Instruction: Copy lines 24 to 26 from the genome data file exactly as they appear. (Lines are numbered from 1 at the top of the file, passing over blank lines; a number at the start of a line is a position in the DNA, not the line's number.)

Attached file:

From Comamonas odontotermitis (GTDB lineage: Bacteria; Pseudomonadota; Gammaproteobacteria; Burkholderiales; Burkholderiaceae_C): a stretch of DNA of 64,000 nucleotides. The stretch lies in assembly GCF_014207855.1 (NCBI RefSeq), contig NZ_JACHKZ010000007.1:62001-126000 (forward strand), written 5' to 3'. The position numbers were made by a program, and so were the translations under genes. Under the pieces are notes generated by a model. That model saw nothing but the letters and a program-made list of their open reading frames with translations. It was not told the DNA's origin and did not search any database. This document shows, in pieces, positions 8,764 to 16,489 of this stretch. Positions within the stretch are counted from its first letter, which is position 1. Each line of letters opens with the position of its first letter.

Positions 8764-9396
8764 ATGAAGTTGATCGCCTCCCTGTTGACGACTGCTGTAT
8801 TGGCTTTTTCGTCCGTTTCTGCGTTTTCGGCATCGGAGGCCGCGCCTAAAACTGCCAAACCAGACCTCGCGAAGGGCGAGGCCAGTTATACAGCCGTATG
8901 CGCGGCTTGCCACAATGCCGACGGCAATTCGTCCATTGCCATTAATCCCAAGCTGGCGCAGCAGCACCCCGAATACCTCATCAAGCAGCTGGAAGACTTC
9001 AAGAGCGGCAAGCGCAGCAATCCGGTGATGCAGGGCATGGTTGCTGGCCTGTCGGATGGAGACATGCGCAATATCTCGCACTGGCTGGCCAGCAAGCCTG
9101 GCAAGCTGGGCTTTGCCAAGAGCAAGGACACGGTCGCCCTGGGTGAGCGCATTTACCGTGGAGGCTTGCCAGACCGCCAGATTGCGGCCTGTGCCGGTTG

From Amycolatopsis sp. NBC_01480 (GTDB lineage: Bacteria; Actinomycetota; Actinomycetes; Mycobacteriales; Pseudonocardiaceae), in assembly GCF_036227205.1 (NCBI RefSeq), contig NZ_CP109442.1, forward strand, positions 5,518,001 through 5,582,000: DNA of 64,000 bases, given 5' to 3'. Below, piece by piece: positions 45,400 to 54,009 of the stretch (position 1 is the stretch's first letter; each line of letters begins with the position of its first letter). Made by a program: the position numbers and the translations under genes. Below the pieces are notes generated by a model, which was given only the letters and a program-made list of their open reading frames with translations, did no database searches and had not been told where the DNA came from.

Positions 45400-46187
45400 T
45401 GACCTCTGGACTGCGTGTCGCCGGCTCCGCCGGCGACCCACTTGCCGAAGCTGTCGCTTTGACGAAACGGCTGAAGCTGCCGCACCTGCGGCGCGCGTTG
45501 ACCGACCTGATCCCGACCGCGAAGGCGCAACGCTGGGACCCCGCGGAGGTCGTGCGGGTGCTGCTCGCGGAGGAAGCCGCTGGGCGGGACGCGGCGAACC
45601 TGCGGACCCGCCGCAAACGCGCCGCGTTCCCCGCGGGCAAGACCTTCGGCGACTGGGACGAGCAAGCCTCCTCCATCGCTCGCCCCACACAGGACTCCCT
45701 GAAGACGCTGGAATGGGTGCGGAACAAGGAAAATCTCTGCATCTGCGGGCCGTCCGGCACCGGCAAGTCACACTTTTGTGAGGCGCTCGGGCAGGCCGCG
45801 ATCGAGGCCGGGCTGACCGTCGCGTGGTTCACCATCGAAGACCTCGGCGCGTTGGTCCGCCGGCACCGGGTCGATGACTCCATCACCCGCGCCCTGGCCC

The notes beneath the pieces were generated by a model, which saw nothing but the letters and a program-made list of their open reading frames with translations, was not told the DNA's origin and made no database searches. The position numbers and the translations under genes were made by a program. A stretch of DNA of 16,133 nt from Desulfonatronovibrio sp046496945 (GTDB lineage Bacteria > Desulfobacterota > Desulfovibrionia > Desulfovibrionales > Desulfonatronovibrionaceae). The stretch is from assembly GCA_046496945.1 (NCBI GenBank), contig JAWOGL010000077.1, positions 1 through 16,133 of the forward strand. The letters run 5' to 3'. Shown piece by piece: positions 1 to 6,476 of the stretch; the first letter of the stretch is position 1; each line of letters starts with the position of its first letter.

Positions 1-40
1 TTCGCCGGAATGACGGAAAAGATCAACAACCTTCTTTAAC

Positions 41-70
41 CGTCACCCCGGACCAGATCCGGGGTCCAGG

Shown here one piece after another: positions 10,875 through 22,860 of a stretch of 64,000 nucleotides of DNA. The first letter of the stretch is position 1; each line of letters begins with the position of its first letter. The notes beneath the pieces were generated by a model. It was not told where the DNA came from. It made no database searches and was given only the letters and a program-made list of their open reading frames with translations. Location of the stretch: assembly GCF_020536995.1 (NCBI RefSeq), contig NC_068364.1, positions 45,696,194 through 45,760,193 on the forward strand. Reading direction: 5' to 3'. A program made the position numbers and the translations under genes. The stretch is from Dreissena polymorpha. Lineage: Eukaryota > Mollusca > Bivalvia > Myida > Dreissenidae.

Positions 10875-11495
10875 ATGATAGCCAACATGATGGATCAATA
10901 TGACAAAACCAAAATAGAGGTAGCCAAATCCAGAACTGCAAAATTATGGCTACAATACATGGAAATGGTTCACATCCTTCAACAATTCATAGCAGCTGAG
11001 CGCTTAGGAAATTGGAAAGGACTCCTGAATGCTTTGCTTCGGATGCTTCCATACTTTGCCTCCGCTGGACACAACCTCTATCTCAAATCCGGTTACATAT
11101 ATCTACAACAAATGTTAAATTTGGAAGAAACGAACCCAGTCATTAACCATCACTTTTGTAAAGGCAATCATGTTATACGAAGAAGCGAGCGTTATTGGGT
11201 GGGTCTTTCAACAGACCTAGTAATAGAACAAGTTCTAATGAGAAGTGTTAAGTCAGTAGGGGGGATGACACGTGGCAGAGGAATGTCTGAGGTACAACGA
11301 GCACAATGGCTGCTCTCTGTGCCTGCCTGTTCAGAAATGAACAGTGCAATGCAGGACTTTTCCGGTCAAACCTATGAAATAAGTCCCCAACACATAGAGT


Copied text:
10901 TGACAAAACCAAAATAGAGGTAGCCAAATCCAGAACTGCAAAATTATGGCTACAATACATGGAAATGGTTCACATCCTTCAACAATTCATAGCAGCTGAG
11001 CGCTTAGGAAATTGGAAAGGACTCCTGAATGCTTTGCTTCGGATGCTTCCATACTTTGCCTCCGCTGGACACAACCTCTATCTCAAATCCGGTTACATAT
11101 ATCTACAACAAATGTTAAATTTGGAAGAAACGAACCCAGTCATTAACCATCACTTTTGTAAAGGCAATCATGTTATACGAAGAAGCGAGCGTTATTGGGT